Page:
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The term Megalynarion (Slavonic: Velichaniye) is used to describe several hymns in the Eastern Orthodox Church and those Eastern Catholic Churches which follow the Byzantine Rite. The Greek word Megalynarion means "magnification", and can be used to describe different hymns depending upon the local liturgical tradition.
In the Slavic tradition, the Megalynarion is a verse chanted at the end of the Polyeleos on higher-ranking feasts in honour of the saint or feast day being celebrated. The verse usually begins with the words: "We magnify, we magnify thee...", and specifically mentions the name of the saint or the feast.
The verse is chanted first by the clergy and then repeated by the chanters. The chanters then sing a number of appropriate verses from the Psalms, chanting the Megalynarion between each one. During this chanting the senior priest and deacon perform a full censing of the church. At the end, the clergy again chant the Megalynarion.
In the Greek tradition the psalm verses are used alone (without the Megalynarion), and are referred to as the Eclogarion.
In Greek practice, the megalynarion is a short hymn for the saint of the day or the feast that is sung after "Among the first..." at the Divine Liturgy. This type of megalynarion is also used during other services, such as the Paraklesis.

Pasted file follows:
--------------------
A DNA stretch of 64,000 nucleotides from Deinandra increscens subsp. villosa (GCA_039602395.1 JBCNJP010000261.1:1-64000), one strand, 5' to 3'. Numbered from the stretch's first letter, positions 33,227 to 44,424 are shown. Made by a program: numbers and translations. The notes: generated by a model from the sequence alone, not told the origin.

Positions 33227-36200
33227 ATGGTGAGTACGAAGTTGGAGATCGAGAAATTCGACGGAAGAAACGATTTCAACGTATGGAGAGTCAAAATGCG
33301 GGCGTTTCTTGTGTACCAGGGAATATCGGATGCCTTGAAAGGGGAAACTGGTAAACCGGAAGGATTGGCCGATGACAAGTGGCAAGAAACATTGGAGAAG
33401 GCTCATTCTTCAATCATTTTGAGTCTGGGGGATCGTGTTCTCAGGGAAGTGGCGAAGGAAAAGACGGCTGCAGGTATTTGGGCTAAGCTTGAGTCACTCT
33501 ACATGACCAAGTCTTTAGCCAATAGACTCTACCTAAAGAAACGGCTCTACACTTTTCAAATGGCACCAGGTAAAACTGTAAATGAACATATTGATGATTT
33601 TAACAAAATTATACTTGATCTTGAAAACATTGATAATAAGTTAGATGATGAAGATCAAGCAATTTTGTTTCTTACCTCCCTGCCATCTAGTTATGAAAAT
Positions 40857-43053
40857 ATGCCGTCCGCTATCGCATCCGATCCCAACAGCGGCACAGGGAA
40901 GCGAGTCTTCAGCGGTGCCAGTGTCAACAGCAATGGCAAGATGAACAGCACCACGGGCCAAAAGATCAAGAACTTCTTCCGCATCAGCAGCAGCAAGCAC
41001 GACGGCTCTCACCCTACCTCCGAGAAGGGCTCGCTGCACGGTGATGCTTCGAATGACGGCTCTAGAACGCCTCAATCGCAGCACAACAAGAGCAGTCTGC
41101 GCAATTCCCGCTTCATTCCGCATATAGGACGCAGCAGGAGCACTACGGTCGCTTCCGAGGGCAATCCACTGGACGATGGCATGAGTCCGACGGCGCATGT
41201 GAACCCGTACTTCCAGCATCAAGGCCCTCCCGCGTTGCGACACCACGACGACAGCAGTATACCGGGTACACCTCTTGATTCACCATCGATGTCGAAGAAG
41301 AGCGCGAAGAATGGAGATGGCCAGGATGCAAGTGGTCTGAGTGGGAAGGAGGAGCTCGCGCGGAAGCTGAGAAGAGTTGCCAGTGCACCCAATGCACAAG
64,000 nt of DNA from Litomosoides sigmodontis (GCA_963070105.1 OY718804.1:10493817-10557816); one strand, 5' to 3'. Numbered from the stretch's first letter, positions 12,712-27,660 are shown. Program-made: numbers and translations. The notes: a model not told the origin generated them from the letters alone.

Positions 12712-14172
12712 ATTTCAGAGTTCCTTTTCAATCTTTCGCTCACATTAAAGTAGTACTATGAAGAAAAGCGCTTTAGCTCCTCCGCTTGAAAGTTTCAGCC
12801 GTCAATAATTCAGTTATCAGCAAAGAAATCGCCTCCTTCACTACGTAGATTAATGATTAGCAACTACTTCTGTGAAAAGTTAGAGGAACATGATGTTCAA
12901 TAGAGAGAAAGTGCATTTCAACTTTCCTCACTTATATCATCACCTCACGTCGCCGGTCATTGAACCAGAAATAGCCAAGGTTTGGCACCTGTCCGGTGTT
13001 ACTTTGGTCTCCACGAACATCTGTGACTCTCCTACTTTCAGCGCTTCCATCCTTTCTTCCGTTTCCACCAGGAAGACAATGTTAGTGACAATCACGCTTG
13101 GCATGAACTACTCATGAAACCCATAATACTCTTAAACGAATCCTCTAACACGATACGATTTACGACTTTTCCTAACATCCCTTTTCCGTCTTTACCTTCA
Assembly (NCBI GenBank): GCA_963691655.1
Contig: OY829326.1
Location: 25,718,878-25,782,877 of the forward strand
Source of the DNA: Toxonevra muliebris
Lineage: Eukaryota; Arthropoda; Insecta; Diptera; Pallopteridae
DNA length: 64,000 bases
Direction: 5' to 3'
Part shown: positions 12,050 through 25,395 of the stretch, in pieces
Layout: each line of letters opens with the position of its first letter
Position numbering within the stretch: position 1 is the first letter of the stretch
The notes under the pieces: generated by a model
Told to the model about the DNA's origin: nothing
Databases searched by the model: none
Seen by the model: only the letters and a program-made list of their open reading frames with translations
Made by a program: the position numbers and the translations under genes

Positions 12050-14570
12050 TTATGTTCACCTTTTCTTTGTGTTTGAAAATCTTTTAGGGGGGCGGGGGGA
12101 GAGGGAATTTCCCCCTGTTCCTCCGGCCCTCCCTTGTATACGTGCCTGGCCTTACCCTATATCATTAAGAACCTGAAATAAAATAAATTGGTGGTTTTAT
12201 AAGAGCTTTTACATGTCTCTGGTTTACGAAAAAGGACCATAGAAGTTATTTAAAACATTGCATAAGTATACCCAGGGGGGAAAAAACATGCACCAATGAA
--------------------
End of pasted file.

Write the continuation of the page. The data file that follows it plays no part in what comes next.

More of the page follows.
In both the Greek and Slavic traditions the term Megalynarion also describes a hymn chanted on Great Feasts in place of the usual Axion Estin following the Epiclesis of the Liturgy. Normally, this Megalynarion consists of the refrain and Irmos of the Ninth Ode of the Canon of the feast which was chanted at Matins. Among the Slavs, this hymn is referred to as the Zadostoinik.
The use of Megalynaria in Orthodox worship dates back to the 8th century. St. Cosmas the Melodist (or Hymnographer), who wrote the original megalynarion to the Theotokos (Virgin Mary), "More honorable than the Cherubim..." for the 9th Ode of the Canon of Great and Holy Thursday. All subsequent megalynaria in Greek follow the same metrical pattern. From there, the magalynaria to various saints found their way into the Divine Liturgy, at the same place where the first one was chanted for St. Basil the Great on his feast day, January 1.